Beyond life constraints, Jim also has internal constraints that he has to consider when crafting his approach. A quick personality test revealed that Jim tends to be creative and open to trying new things, which is great for attempting a new approach towards being a morning person. He is also quite extraverted, so making the first morning activity of exercising a social one (with his wife) can help make it more enjoyable and thus more likely to stick as a habit.
On the other had, Jim tends to get quite anxious and is lower in self-discipline. Most people can conjure up self-discipline in the short term, but relying on it for long-term success is a sure-fire way for the habit to break down in Jim’s case. Similarly, anxiety is actually an extremely powerful motivator. But if anxiety or stress is related as a negative motivator to wake up early for too long it will also lead to burnout.
Beyond Our Conversation: Personality, Sleep, and Identity
Jim also self-identified as a “night person” which can be a self-fulfilling prophecy. This label reinforces his current sleep habits. On the flip side, creating the identity of an early bird can start pulling him in the direction he wants to go.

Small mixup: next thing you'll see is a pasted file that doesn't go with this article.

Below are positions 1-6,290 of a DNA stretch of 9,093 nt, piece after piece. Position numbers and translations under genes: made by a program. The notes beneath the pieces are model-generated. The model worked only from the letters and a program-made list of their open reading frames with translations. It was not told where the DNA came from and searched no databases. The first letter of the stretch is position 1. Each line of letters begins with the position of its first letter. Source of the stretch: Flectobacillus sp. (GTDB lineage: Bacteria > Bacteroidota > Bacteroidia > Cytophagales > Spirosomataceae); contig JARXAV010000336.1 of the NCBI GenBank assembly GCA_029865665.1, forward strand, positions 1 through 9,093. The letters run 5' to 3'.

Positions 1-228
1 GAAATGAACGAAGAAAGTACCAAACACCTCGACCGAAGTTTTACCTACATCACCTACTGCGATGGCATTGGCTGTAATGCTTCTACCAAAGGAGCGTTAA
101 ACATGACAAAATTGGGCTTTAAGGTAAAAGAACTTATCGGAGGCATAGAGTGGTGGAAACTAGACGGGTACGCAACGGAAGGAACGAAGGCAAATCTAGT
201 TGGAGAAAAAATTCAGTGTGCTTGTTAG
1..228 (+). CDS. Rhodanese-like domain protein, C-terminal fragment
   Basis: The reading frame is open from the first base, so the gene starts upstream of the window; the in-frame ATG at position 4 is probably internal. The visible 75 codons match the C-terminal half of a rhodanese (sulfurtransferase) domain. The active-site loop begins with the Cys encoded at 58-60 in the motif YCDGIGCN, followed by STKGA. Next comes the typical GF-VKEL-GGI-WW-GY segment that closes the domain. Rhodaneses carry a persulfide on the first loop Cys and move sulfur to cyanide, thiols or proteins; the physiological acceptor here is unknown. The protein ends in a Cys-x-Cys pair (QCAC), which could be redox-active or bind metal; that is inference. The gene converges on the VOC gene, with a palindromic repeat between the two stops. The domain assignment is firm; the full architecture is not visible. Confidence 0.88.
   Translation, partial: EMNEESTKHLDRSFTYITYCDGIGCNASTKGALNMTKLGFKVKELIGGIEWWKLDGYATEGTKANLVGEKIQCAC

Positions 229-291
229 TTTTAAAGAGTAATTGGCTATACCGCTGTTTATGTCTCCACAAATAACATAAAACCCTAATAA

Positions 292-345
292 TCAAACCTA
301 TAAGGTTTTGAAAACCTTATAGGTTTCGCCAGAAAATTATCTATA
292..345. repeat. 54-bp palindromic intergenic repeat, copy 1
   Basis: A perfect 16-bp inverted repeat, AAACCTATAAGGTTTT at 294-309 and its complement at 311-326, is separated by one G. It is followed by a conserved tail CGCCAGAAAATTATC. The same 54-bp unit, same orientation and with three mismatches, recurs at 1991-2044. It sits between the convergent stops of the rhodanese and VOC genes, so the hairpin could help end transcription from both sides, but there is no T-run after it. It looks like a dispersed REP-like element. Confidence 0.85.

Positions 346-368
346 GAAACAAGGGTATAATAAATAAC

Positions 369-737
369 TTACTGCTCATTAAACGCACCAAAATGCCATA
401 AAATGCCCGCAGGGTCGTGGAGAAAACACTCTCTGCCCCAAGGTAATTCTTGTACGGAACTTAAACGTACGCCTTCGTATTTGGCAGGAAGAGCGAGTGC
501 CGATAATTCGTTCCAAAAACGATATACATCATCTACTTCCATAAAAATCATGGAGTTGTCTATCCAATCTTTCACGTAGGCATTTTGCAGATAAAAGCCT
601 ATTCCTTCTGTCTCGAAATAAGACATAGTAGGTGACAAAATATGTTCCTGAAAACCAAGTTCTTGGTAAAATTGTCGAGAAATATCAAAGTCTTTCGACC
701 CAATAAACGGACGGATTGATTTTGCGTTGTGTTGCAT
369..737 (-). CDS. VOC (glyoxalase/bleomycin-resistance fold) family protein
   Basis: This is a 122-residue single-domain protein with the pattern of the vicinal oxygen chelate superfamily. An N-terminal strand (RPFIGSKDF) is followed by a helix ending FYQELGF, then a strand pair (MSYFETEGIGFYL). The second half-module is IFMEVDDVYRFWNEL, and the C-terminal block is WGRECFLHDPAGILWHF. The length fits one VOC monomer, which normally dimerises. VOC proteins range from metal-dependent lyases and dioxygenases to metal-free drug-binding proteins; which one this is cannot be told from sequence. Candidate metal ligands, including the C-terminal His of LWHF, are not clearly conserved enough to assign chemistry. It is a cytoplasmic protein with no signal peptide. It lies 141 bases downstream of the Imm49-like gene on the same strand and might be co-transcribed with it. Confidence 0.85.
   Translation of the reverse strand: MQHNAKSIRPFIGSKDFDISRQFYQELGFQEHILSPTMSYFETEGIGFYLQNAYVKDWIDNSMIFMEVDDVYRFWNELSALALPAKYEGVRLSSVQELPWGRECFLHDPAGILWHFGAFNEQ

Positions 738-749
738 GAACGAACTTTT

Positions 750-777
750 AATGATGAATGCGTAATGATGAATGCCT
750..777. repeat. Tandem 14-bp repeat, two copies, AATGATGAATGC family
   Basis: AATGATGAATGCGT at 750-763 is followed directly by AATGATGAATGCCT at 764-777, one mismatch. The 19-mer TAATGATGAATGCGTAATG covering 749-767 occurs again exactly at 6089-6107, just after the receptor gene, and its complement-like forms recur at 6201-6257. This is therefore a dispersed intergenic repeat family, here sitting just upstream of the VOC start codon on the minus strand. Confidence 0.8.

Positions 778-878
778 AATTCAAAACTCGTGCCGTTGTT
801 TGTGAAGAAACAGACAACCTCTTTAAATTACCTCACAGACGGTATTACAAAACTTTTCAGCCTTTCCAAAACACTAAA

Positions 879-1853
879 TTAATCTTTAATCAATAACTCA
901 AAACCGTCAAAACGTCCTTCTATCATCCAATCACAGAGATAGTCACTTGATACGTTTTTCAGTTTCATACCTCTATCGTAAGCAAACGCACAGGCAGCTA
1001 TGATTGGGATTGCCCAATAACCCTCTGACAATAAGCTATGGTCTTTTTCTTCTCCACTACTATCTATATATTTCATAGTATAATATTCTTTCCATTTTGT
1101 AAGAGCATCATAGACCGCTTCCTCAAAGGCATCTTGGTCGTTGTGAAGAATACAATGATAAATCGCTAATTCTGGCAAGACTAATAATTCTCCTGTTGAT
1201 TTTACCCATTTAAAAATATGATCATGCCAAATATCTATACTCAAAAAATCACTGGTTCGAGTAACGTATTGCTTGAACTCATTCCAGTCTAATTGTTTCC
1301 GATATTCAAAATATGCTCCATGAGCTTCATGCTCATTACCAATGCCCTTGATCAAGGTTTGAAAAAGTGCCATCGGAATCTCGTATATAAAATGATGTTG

Additionally, his personality plays into this cycle, influencing his sleep and dietary habits. For example, stress eating is something we’ve all done when anxious, and rarely do we stress eat a salad. We reach for the good gunk, sweets and carby treats. Being prone to anxiety, this is a risk, which compounds into worse sleep as his blood sugar being higher can make it harder to fall or stay asleep.
Basic Tips for Better Sleep and Mornings
Depending on where you’re at, these sleep and waking tips may be old news but they are tried and true. Jim hadn’t rolled these into his habits when we first spoke, but the ones he has used since started helping him immediately. So if you are like him, take this as your sign to add these tips to your sleep toolkit:
- Sleep Tips: Stop eating at least 2 hours before bed and start winding down 30 minutes prior. The former gives your body less to digest when sleeping so it can rest deeper, and the latter gives your mind less to race on so you can fall asleep faster. Also, my number one prescription as an easy starting point is to make room adjustments like adding blackout curtains and removing TVs. Even if your eyes are closed, light still stimulates us in a way that we don’t get as restful sleep as we could. TV’s/phones used in the bedroom tell our bodies “this room isn’t just for sleeping,” which makes it harder to shift into sleep mode.